Friday, 17 February 2012

Thank Lucifer It's Friday

It's Friday here at Bassington Manor, and Lord Bassington-Bassington is shaking his ears to the sound of King Dude's latest record.

And it perfectly complements the somewhat Luciferian vibe the manor has been grooving to lately.

Sing along, everybody!


  1. More like "Death in Dude".

  2. Haha! That made me laugh so hard, I sprayed biscuit crumbs on the keyboard...

  3. Yes, I like it Dougie style!

    Damn, I'll have to wash my mouth out with soap now.

    * Bad doggie! *

  4. Indeed it is, my dear Dillettante. I guess you're also familiar with Cult of Youth?

  5. Yes, I had the chance to see them live (as the first part of a show by Zola Jesus). Unfortunately their show was very short. It's not often we have neofolk shows in Montreal so I was thrilled. Nothing like your Café Grossenwahn here :)

  6. By the way, (Im probably opening a can of worms here) I think neofolk is in such a sad state today, partly because it has alienated some part of the public with its usual shock tactics. Its been working for some time... but people get tired of this...

    Fortunately there are people with more imagination who try to keep the flame alive.

  7. My dear Dilettante, I agree that neofolk needs a solid kick in the balls, and the only bands I bother writing (or dictating, rather) about on this blog are the bands I see as exceptions. Such as King Dude, whom I think adds a sort of punky fun to the well-worn neofolk formula.

    "Shocking" is the new "boring". Since last July, I've have very little time for people in home-made uniforms mumbling about some mythical Europe. The same seems to go for others living in Norway. This, I'll freely admit, is one of the reasons why the Café Grössenwahn no longer exists. What was campy fun last June is much less enjoyable today.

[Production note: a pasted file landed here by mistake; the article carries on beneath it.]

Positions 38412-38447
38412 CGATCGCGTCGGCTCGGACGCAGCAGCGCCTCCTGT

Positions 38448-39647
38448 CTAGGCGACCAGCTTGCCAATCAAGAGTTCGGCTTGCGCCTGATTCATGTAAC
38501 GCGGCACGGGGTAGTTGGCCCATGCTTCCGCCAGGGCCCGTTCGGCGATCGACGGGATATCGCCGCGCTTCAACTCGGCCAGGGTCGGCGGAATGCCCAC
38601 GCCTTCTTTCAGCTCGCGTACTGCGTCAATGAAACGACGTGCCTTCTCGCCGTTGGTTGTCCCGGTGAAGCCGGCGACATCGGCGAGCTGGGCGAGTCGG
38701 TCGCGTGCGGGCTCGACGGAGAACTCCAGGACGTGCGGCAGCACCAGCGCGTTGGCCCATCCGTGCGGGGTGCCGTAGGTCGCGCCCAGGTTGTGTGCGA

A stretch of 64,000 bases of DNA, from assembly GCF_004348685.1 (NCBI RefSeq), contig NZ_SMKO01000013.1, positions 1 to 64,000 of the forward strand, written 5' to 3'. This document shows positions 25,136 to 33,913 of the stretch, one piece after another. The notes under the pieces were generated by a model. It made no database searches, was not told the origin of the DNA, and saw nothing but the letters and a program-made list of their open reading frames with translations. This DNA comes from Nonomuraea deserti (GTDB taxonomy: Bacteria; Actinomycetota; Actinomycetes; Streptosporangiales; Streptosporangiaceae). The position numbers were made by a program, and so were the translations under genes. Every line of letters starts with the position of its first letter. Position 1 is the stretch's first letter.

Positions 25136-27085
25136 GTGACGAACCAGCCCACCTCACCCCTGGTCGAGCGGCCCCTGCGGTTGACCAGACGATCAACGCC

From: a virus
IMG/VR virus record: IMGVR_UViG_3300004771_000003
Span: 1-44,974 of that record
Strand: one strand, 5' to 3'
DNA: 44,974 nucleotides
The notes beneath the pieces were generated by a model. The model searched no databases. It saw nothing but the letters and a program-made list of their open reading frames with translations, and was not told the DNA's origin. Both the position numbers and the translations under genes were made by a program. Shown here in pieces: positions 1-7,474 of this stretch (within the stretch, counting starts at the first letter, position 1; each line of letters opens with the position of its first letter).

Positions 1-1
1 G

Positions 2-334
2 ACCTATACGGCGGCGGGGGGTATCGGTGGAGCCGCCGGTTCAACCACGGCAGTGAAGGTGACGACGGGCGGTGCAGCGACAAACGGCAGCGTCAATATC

The way forward for neofolk is, the way I see it, decency, dandyism and decadence. And Basset hounds, of course. But then Basset hounds are the way forward for everything!

  8. I have no problem with the occasional martial theme. I must admit that's what attracted me to neofolk in the beginning, and I'm definitely not a facist. For me it's more like a morbid fascination with a frightening subject.

    The problem is that, with time, shock tactics attracts a lot of negative press and shady individuals. Ambiguity and blurred messages attracts curious people like me only for some time.

    I think we have had enough of Death in June clones. It's such an easy formula and it does not require a lot of talent to play three chords in an uniform. I know it, because Im not a musician, I bought myself an acoustic guitar and learned most of the DIJ songs in a few weeks.

  9. I might have a higher tolerance for DiJ clones, but then I think the best neofolk bands are those that make the formula their own.

    I think the simplicity of the music is part of the charm, actually. That's where you see the legacy of punk. I also of course enjoy more advanced music played by people who actually can play, as I have a huge collection of classical music (and every conceivable genre under the sun, I'm very fond of soul music for example).

  10. With the simplicity I definitely agree with you.

    I think I wasn't very clear in my last message.

    What I meant is "bad" Death in June clones (I'm not going to give names but I know a few).

    There are some great clones of Death in June made by good musicians that make the idea their own (of the Wand and the Moon, Rome).